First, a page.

A female Colonel from the Ethiopian army was forced to remove all her clothing and remain completely naked. A Sudanese army Colonel and a Kenyan army Major were also forced to strip their clothes.
These are serious human rights violations which for reasons known to UNMISS, IGAD, and the RJMEC haven’t been investigated, and the perpetrators aren’t made known to the public nor brought to book.
When we consider the case of the wounded Nepalese peacekeeper together with the Luri incident where no conviction has been made, many are left to wonder about what’s going on within UNMISS, IGAD, and the RJMEC?
Is the Government of South Sudan being appeased?
The above account contrasts with the attitude of both organisations towards NAS and the opposition in general. Despite the absence of material evidence to corroborate its narrative, the UNMISS-HRD report accuses NAS of killing civilians, rape, sexual slavery, abduction, and looting of private properties.
There are no names, photographs or credible interviews with the victims to support the allegations against NAS. Moreover, no organisation other than UNMISS reported such allegations.
For example, the collective rape of 157 women and girls by government forces along the roads near Nhialdu and Guit to Bentiu between 19 and 29 November 2018 was reported by Medecins Sans Frontieres (MSF) and Human Rights Watch (HRW).
It’s quite evident that the allegations against NAS are unfounded. In fact, it has been reported in the Yei area that the local population fled the Government controlled areas to the safety behind NAS lines.
NAS observed the following regarding the methodology of the report:
Firstly, the HRD collected its data from Government controlled areas – mainly Yei town and on brief visits to Lo’bonok. The team of investigators seems to have reduced Central Equatoria to Yei area and Lo’bonok.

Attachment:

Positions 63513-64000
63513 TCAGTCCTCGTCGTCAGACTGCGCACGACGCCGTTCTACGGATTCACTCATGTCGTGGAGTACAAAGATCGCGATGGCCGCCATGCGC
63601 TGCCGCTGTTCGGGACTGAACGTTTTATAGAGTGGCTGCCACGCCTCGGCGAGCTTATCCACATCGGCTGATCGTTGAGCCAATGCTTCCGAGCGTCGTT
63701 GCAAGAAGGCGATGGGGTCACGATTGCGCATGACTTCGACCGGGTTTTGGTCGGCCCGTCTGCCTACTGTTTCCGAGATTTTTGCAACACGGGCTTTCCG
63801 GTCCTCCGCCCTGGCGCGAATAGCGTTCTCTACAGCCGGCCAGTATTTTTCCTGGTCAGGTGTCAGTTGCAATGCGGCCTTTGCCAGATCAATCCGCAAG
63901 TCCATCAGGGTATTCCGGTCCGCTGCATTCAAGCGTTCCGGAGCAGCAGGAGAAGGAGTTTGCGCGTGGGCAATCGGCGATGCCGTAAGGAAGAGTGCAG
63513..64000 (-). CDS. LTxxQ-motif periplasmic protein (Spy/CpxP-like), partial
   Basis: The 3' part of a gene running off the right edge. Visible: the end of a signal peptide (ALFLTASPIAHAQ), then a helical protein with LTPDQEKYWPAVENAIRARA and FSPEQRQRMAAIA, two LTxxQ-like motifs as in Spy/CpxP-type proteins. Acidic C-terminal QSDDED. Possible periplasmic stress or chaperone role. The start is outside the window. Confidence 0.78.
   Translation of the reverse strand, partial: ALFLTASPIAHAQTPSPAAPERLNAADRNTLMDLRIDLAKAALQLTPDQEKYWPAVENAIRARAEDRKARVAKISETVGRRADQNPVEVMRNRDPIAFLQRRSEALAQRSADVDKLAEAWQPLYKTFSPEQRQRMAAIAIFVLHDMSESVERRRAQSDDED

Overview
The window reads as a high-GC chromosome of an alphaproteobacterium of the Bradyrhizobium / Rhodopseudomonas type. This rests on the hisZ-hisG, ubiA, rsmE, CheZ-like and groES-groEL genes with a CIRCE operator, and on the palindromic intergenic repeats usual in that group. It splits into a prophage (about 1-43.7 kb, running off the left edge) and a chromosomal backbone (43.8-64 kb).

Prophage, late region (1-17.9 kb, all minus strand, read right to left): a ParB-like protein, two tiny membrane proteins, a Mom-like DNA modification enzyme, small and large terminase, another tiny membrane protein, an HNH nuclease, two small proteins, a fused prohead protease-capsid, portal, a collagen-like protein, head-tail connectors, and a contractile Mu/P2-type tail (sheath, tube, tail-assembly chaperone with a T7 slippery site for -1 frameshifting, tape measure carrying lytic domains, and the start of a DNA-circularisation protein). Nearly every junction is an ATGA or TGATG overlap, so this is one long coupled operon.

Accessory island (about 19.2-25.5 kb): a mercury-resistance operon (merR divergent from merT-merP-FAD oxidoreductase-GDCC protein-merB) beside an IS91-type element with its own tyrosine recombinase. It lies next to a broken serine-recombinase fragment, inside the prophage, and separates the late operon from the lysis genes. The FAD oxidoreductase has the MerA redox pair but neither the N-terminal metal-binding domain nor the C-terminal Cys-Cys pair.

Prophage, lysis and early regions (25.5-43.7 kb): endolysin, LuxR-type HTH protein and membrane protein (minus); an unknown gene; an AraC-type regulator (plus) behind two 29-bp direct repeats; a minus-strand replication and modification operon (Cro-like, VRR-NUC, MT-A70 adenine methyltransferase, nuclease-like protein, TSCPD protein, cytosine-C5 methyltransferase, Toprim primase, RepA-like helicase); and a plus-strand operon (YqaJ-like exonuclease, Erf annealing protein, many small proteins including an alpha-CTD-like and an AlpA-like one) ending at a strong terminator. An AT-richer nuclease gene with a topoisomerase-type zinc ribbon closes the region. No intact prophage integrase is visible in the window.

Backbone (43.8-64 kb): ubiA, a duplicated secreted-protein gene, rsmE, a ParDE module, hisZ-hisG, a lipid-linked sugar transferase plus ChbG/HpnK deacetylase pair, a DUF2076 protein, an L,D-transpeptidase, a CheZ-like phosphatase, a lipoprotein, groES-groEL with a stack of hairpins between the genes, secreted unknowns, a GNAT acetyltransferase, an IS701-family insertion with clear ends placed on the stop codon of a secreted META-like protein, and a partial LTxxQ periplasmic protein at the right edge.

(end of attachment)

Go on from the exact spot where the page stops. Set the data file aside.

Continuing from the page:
There are no data about the atrocities committed by the SSPDF and the Mathiang Anyoor militia in Lainya, Wonduruba and the Luri area which have seen widespread human rights abuses.
The question that comes to mind is how comprehensive and representative is the report? Does it reflect the realities on the ground when only 23 villages were involved in the investigation in an area bigger than some independent countries?
Secondly, the report states – “Despite several incidents of access denial to the affected areas by State actors, UNMISS human rights officers conducted field visits to more than 23 villages and sites in Yei and Lo’bonok areas.”
The above means the HRD was only allowed to go to areas that had been sanctioned by the Government. It reduces the value of the information gathered. But the fundamental question is – on what grounds does the HRD base its accusations against NAS given the fact that its movements were curtailed in the Government controlled areas and it never entered the NAS controlled areas?
In conclusion, the part about NAS in the report is very misleading and lacks credibility.
Nonetheless, NAS reaffirms its commitment to a peaceful settlement of the crisis in our beloved country through a peace process that addresses the root causes of the conflict.
Dr Lako Jada Kwajok
Chairman of the International Relations Committee of the National Salvation (NAS)